# Constant Volume Chamber (TL)

Chamber with fixed volume of thermal liquid and variable number of ports

• Library:
• Simscape / Foundation Library / Thermal Liquid / Elements

## Description

The Constant Volume Chamber (TL) block models the accumulation of mass and energy in a chamber containing a fixed volume of thermal liquid. The chamber can have between one and four inlets, labeled from A to D, through which fluid can flow. The fluid volume can exchange heat with a thermal network, such as a network representing the chamber surroundings, through the thermal port H.

The mass of the fluid in the chamber varies with density, a property that in a thermal liquid is generally a function of pressure and temperature. Fluid enters when the pressure upstream of the inlet rises above that in the chamber and exits when the pressure gradient is reversed. The effect in a model is often to smooth out sudden changes in pressure, much like an electrical capacitor does with voltage.

The flow resistance between the inlet and the interior of the chamber is assumed to be negligible. The pressure in the interior is therefore equal to the pressure at the inlet. Similarly, the thermal resistance between the thermal port and the interior of the chamber is assumed to be negligible. The temperature in the interior is equal to the temperature at the thermal port.

### Mass Balance

Mass can enter and exit the chamber through ports A, B, C, and D. The volume of the chamber is fixed, but the compressibility of the fluid means that its mass can change with pressure and temperature. The rate of mass accumulation in the chamber must exactly equal the mass flow rates in through ports A, B, C, and D:

$\left(\frac{1}{\beta }\frac{dp}{dt}-\alpha \frac{dT}{dt}\right)\rho V={\stackrel{˙}{m}}_{\text{A}}+{\stackrel{˙}{m}}_{\text{B}}+{\stackrel{˙}{m}}_{\text{C}}+{\stackrel{˙}{m}}_{\text{D}},$

where the left-hand side is the rate of mass accumulation and:

• p is the pressure.

• T is the temperature.

• β is the isothermal bulk modulus.

• ɑ is the isobaric thermal expansion coefficient.

• $\stackrel{˙}{m}$ is the mass flow rate.

### Energy Balance

Energy can enter and exit the chamber in two ways: with fluid flow through ports A, B, C, and D, and with heat flow through port H. No work is done on or by the fluid inside the chamber. The rate of energy accumulation in the internal fluid volume must therefore equal the sum of the energy flow rates in through ports A, B, C, D, and H:

$\left[\left(\frac{h}{\beta }-\frac{T\alpha }{\rho }\right)\frac{dp}{dt}+\left({c}_{p}-h\alpha \right)\frac{dT}{dt}\right]\rho V={\varphi }_{\text{A}}+{\varphi }_{\text{B}}+{\varphi }_{\text{C}}+{\varphi }_{\text{D}}+\text{​}{Q}_{\text{H}},$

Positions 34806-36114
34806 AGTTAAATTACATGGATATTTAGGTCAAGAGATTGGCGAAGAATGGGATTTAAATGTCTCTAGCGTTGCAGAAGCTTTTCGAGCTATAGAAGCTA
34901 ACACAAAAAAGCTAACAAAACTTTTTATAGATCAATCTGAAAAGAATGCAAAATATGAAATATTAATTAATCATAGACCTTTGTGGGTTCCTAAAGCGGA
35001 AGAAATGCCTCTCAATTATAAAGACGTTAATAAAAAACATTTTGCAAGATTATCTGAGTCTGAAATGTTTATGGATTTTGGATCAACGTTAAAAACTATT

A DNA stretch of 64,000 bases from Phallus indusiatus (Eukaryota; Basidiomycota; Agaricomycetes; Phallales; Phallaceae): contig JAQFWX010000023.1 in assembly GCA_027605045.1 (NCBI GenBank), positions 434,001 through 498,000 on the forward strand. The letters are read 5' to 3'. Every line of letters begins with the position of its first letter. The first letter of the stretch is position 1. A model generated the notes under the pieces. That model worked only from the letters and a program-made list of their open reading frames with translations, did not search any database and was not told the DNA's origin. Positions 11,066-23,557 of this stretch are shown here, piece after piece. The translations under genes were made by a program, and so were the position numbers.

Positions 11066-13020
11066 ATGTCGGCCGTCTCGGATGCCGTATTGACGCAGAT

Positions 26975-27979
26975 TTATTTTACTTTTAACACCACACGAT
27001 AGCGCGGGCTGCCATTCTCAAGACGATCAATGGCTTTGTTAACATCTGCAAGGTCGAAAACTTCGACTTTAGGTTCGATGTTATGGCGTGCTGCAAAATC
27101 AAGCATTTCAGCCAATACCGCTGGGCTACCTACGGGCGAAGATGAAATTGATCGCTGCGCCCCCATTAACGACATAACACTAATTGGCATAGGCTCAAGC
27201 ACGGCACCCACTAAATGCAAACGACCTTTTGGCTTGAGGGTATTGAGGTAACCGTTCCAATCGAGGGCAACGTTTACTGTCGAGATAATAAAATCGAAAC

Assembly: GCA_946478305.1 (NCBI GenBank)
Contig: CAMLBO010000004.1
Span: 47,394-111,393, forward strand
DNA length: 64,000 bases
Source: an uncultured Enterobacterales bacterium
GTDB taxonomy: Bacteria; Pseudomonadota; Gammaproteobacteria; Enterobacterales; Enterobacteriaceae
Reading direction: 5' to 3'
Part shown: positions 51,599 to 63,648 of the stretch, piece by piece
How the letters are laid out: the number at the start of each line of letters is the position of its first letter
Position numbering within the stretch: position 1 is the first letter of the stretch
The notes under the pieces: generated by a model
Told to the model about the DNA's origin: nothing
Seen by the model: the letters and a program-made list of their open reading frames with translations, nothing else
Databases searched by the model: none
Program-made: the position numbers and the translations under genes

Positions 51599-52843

where the left-hand side is the rate of energy accumulation and:

• h is the enthalpy.

• ρ is the density.

• cp is the specific heat.

• V is the chamber volume.

• ϕ is the energy flow rate.

• Q is the heat flow rate.

### Momentum Balance

The pressure drop due to viscous friction between the individual ports and the interior of the chamber is assumed to be negligible. Gravity is ignored, as are other body forces. The pressure in the internal fluid volume must therefore equal the pressure at ports A, B, C, and D:

$p={p}_{\text{A}}={p}_{\text{B}}={p}_{\text{C}}={p}_{\text{D}}.$

### Variables

To set the priority and initial target values for the block variables prior to simulation, use the Variables tab in the block dialog box (or the Variables section in the block Property Inspector). For more information, see Set Priority and Initial Target for Block Variables.

### Assumptions and Limitations

• The chamber has a fixed volume of fluid.

• The flow resistance between the inlet and the interior of the chamber is negligible.

• The thermal resistance between the thermal port and the interior of the chamber is negligible.

• The kinetic energy of the fluid in the chamber is negligible.

## Ports

### Conserving

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Thermal liquid conserving port associated with the chamber inlet.

Thermal liquid conserving port associated with the second chamber inlet.

#### Dependencies

This port is visible if you set the Number of ports parameter to 2, 3, or 4.

Thermal liquid conserving port associated with the third chamber inlet.

#### Dependencies

This port is visible if you set the Number of ports parameter to 3 or 4.

Thermal liquid conserving port associated with the fourth chamber inlet. If a chamber has four inlet ports, you can use it as a junction in a cross connection.

#### Dependencies

This port is visible only if you set the Number of ports parameter to 4.

Thermal conserving port through which the fluid in the chamber exchanges heat with a thermal network.

## Parameters

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Volume of fluid in the chamber. This volume is constant during simulation.

Number of inlet ports in the chamber. The chamber can have between one and four ports, labeled from A to D. When you modify the parameter value, the corresponding ports are exposed or hidden in the block icon.

Inlet area normal to the direction of flow.

Inlet area normal to the direction of flow.

#### Dependencies

Enabled when port B is visible, that is, when the Number of ports parameter is set to 2, 3, or 4.

Inlet area normal to the direction of flow.

#### Dependencies

Enabled when port C is visible, that is, when the Number of ports parameter is set to 3 or 4.

Inlet area normal to the direction of flow.

#### Dependencies

Enabled when port D is visible, that is, when the Number of ports parameter is set to 4.